What are you leaving to others in your last will and testament?

Updated: Feb 25, 2020

There are almost infinitely many things that people can give or bequest to others in their wills. But all those possible things that people can leave to others in their wills typically fall within a handful of general categories:

- the entirety of the estate

- shares or percentages of the estate

- testamentary trusts

- specific gifts, and

- the residue of the estate.

Leaving the entirety of your estate to someone

It’s very common for a testator (someone doing a will) to opt to leave everything to a single person, typically a spouse or common-law partner. Sometimes this also happens if a testator is widowed or divorced and has only one child. When one person is listed as the sole beneficiary, it’s usually stated that if that person dies before the testator, then certain other people will then inherit the estate. These alternate beneficiaries are often referred to as contingent beneficiaries.

Shares or percentages of the estate

Let’s say a person is widowed or divorced and has three adult children. A common thing to do would be to leave everything in equal shares to the three children. When drafting a will, this could be expressed as each child getting a one-third share of the estate. Percentages probably wouldn’t be used in this type of case, because the percentage number is kind of awkward to write; 33.33333333 percent doesn’t have a great ring to it. However, if there are two children or four children, rather than three children, expressing the portion each receives as a percentage is fine. Another option is simply to state that certain people will all get equal shares of the estate, and then you don’t even have to do any math.

Testamentary trusts

It’s not uncommon to leave trusts to beneficiaries in a will. Simply put, a trust is a type of property ownership in which someone, the trustee (or trustees as the case may be), administers the property for the benefit of one or more people, the beneficiaries. A testamentary trust is simply a trust created in a will.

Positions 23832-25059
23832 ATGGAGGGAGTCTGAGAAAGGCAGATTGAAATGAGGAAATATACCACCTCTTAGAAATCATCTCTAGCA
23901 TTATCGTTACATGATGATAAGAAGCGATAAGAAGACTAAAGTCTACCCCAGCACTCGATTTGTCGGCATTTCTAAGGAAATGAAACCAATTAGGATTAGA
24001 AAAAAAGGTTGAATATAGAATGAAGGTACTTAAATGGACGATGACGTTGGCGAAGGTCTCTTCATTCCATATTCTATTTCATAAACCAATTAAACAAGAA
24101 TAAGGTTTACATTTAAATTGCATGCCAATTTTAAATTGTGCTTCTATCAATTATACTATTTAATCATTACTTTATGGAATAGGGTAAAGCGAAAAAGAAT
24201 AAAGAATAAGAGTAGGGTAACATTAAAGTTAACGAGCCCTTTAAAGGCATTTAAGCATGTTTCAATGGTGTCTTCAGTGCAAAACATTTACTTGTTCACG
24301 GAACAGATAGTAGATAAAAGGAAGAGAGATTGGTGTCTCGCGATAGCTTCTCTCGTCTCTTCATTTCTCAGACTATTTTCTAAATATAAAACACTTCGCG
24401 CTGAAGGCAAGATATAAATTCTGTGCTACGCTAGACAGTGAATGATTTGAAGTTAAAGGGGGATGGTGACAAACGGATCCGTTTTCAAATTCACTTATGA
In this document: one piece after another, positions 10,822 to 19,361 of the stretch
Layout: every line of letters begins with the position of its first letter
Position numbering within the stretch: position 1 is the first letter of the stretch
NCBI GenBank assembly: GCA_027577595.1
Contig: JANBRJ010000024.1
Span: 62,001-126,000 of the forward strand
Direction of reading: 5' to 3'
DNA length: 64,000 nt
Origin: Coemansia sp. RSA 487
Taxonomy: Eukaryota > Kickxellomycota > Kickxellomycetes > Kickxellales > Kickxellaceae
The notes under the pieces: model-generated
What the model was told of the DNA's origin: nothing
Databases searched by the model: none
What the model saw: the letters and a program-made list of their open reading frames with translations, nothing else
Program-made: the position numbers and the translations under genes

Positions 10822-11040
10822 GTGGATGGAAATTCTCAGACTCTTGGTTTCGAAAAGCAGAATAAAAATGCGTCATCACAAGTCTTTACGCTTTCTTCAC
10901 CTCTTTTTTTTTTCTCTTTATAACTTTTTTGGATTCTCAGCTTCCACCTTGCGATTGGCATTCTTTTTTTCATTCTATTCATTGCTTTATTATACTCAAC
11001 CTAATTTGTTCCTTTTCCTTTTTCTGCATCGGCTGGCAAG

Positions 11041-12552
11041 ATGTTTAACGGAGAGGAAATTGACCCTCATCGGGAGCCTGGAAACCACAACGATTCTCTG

Testamentary trusts are commonly used for minor children and for disabled adult children. In the case of minor children, they will, in all likelihood, eventually get to the stage where they can handle the property themselves, so those trusts tend to stipulate that what remains in the trust will be divided equally when the youngest child reaches a certain age. In the case of a testamentary trust for a disabled adult child, the trust may be ongoing throughout the life of the child.

Specific gifts

Specific gifts are gifts in a will of particular items of property. A specific gift may be large and expensive, like a house, or small and of little monetary value, like an item of furniture. Specific gifts can also be specified amounts of money, for example, a gift of $10,000. An advantage of making use of specific gifts in a will is that it allows for precision: a testator can give a specific person a specific thing. A disadvantage of using specific gifts is that the will may become too granular and may require frequent revisions if the items of property owned by the testator change over time.


The term residue doesn’t sound very nice. It kind of evokes the image of a crime show, in which the forensic investigators find some type of residue on something or someone. In this case, residue just refers to what is left over in the estate after all the specific gifts have been given out. For example, if an estate has $113,000 in value and there is one specific gift of $10,000, then the residue is $103,000. As with the estate itself, you can leave the entire residue to someone or you can leave shares or percentages of the residue to several people.

Putting it all together

Many wills use a combination of the gift categories listed above. For example, a person might leave everything to their spouse, but if their spouse dies before them, then everything will go to a trust for the minor children.

In any will, the goal is to be comprehensive and unambiguous. You want all the property in your estate to be covered and you want it to be clear who gets what. That being said, you also want your will to be relatively concise, and you want it to remain relevant as the property you own changes over time. Making proper use of the gift categories mentioned above can enable you to achieve these goals in the drafting of your will.

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